The concept described in the first paragraph is the opposite of the Cooperative Program. The most amazing "Cooperative" in "Cooperative Program" is the fact that the different agencies and institutions began in 1925 to cooperate with one another on a combined budget rather than competing with one another for limited missions dollars in direct appeals. Southern Baptists did not adopt the CP until 1925 (the situation described in the second paragraph). Not only is the first paragraph of the quote not an accurate description of the Cooperative Program, but it also is not an accurate description of Southern Baptist efforts pre-1925. It presents a false dichotomy.

First of all, missionaries were not exactly the ones doing "most of the fundraising" prior to 1925. All of the mission boards, educational institutions, state conventions, tract societies, etc., in the universe of the Baptist Southland hired professional fundraising agents. These people canvassed the nation cultivating contributions. Each agent was authorized to keep a portion of funds raised as an incentive. These agents were the primary fundraisers for Southern Baptist missions before 1925. Also, a major portion of the public relations job for the mission boards was handled by board executives. A brief perusal of the minutes of state convention meetings and local associational meetings in the Reconstruction, New South, and Progressive eras quickly reveals that board agents and executives were omnipresent raising funds for their respective causes.

Consider the case of William A. Clark. During the 1880s and 1890s, Clark served a variety of positions in Arkansas, all simultaneously. He was a missionary for the Arkansas Baptist State Convention, the corresponding secretary for the ABSC (the highest executive position), a Home Mission Board missionary, an agent for the HMB, and the owner-publisher of the state Baptist newspaper. He got to keep whatever contributions he received for HMB until he had met his traveling expenses and had paid for half of his ABSC salary out of HMB contributions. After meeting this threshhold, he started to send contributions on to the HMB. Through all of his missionary travels and speaking engagements, he promoted his newspaper, which he personally owned. There was nothing unethical about this—this was the standard arrangement. This was the pre-CP system. Does this sound to you like an efficient system? Does it resemble at all what Branson described in the paragraph given above?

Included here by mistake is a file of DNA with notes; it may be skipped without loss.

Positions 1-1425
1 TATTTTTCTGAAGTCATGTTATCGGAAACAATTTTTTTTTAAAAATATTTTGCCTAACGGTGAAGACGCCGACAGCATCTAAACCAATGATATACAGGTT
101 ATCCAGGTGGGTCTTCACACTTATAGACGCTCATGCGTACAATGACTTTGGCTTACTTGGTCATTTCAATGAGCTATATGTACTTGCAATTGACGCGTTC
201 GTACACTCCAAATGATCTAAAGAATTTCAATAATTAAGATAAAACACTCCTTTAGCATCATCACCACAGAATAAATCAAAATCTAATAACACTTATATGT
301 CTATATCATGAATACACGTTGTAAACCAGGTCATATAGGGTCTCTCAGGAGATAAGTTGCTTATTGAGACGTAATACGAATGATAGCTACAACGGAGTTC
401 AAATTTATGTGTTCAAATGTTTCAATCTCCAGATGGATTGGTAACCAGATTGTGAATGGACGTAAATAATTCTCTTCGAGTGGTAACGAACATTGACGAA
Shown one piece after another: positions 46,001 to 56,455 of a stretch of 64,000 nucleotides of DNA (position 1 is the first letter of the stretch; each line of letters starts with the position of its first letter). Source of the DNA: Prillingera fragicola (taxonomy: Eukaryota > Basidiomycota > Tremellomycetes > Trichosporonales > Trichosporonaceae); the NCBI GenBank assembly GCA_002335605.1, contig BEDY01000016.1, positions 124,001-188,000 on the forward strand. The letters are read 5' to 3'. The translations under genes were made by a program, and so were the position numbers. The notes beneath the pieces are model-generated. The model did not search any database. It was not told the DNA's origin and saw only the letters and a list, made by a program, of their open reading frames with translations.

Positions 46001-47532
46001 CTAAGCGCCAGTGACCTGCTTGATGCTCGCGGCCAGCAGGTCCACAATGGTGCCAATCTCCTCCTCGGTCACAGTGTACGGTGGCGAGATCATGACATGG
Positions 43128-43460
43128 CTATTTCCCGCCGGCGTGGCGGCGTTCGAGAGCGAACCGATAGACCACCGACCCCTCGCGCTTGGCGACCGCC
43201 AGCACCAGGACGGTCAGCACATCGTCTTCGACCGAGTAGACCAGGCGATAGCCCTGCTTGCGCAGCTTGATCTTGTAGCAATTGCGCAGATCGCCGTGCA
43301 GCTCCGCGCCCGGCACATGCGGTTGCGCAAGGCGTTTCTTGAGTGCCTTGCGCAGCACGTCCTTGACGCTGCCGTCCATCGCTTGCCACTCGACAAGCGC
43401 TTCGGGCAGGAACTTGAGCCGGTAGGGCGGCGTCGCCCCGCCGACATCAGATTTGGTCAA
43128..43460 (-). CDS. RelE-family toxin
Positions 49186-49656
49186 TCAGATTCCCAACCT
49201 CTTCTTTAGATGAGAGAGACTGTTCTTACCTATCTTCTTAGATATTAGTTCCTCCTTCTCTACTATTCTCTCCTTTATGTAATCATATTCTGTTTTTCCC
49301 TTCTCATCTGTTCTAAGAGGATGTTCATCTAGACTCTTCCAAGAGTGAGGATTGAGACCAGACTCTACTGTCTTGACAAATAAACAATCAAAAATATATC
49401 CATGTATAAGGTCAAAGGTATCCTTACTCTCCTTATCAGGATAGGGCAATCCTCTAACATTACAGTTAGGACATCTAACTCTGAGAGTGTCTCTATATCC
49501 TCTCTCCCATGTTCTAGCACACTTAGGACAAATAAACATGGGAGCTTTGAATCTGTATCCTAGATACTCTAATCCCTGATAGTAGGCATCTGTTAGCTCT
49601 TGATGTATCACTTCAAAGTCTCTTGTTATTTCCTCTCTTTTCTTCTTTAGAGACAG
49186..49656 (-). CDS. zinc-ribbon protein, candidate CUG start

Second, missionaries did not cease to participate in fundraising after 1925. Our missionaries do go on furlough, and have for all of recent memory. During these periods, from what I can tell, most pursue a pretty active agenda of speaking at churches, camps, and other meetings. Even though our agencies are large, most Southern Baptists have ample opportunity to interact personally with IMB and HMB personnel. Most don't take full advantage of the opportunities before them, but that doesn't mean that the opportunity is not there. Branson's recommendations, if implemented, would take us back to the dark days of a bazillion different smaller agencies devoting ever-increasing percentages of their efforts toward the competition to convince American churches to entrust them with our largesse.

The implications of Branson's book are nothing less than the dismantling of the Cooperative Program. I'll gladly agree that hers is not the first chop of the axe against the health of the CP, nor is hers at all the most damaging action toward the future health of the CP. But these observations do not change the fact that Branson's recommendations will push people toward Independent Baptist polity and the society method of funding missions. For those who retain an appreciation for CP missions, the recommendations are not a very useful part of the book.

Bob Reccord and Clinton Carnes

So, ironically, those who read the book as an exposé will find its highest utility. As a tell-all story of NAMB misdeeds, it serves well. One walks away from the experience with the idea that NAMB had inept leadership at the helm, busily chasing irrelevancies while ignoring the major tasks of the institution. The book strongly urges the conclusion that insatiable desires for self-promotion contributed significantly to these problems. At times, the book gets a little petty—if NAMB is accomplishing its mission, I'm prepared not to care if Dr. Reccord has a Blackberry. In fact, there are probably few people who need a Blackberry much more than the head of an SBC agency.

Branson's comparison between the scandals under Reccord and the Clinton Carnes incident (the guy with the shell company whose seal was in the old HMB headquarters as a reminder of past scandal) far overreaches. Carnes was a criminal who deliberately concealed his identity in order to embezzle funds from Southern Baptists; Reccord is, if all of Branson's allegations are true, an inept, self-absorbed, failed agency leader who claimed far too many perks during his tenure. One is deliberate crime; the other is ethical lapse and executive mediocrity. Both are unexcusable, but they are not the same thing.